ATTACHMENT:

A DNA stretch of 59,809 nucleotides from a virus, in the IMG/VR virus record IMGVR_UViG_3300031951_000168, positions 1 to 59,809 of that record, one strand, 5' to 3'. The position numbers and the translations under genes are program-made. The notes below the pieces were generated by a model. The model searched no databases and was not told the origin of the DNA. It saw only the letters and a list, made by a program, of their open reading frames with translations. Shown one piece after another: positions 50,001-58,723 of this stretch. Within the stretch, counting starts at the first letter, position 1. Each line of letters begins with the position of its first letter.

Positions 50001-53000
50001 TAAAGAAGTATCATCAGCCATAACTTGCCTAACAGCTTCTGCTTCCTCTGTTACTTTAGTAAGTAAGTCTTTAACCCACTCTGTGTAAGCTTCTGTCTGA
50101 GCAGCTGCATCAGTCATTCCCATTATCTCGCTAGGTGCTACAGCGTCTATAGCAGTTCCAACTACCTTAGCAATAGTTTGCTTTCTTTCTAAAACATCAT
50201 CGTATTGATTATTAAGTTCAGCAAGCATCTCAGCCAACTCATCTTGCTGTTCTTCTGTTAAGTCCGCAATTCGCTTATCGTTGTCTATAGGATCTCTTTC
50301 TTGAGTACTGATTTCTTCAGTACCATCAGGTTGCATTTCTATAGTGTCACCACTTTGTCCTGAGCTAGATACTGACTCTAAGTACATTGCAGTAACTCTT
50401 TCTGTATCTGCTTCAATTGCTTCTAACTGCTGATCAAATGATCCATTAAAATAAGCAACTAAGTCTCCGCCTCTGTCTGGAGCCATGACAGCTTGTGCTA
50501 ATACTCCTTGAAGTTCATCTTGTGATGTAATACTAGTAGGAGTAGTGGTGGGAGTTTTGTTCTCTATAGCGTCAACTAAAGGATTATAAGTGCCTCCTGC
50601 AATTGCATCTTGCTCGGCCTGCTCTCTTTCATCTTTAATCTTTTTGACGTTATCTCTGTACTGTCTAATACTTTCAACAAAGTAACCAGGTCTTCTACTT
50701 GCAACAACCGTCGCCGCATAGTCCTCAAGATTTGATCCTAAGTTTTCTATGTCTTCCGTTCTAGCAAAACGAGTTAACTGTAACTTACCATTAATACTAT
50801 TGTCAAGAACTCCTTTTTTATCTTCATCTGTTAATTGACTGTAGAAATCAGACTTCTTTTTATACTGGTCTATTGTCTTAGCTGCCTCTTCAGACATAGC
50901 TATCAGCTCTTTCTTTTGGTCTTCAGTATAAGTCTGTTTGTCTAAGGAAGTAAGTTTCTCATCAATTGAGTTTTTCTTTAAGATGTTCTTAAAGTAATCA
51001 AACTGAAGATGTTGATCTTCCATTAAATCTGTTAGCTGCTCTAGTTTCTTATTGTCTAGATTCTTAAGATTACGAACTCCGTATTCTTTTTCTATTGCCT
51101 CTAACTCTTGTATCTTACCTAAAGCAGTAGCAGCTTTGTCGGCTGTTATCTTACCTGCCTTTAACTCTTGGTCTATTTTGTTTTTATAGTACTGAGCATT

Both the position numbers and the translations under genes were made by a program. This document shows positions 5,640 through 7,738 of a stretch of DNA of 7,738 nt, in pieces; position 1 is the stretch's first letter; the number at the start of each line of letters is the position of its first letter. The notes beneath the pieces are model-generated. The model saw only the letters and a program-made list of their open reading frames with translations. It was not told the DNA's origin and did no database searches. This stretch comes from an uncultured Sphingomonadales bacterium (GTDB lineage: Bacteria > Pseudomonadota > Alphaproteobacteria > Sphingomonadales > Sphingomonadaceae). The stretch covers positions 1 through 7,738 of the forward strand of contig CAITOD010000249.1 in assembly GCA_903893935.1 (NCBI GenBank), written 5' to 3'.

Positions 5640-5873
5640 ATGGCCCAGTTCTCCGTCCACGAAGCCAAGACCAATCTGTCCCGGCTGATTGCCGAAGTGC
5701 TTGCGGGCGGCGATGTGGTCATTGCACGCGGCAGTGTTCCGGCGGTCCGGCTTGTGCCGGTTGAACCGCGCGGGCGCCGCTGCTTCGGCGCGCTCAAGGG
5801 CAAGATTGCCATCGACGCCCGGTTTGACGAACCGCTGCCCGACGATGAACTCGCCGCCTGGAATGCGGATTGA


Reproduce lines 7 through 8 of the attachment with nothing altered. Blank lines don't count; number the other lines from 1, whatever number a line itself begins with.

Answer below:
50401 TCTGTATCTGCTTCAATTGCTTCTAACTGCTGATCAAATGATCCATTAAAATAAGCAACTAAGTCTCCGCCTCTGTCTGGAGCCATGACAGCTTGTGCTA
50501 ATACTCCTTGAAGTTCATCTTGTGATGTAATACTAGTAGGAGTAGTGGTGGGAGTTTTGTTCTCTATAGCGTCAACTAAAGGATTATAAGTGCCTCCTGC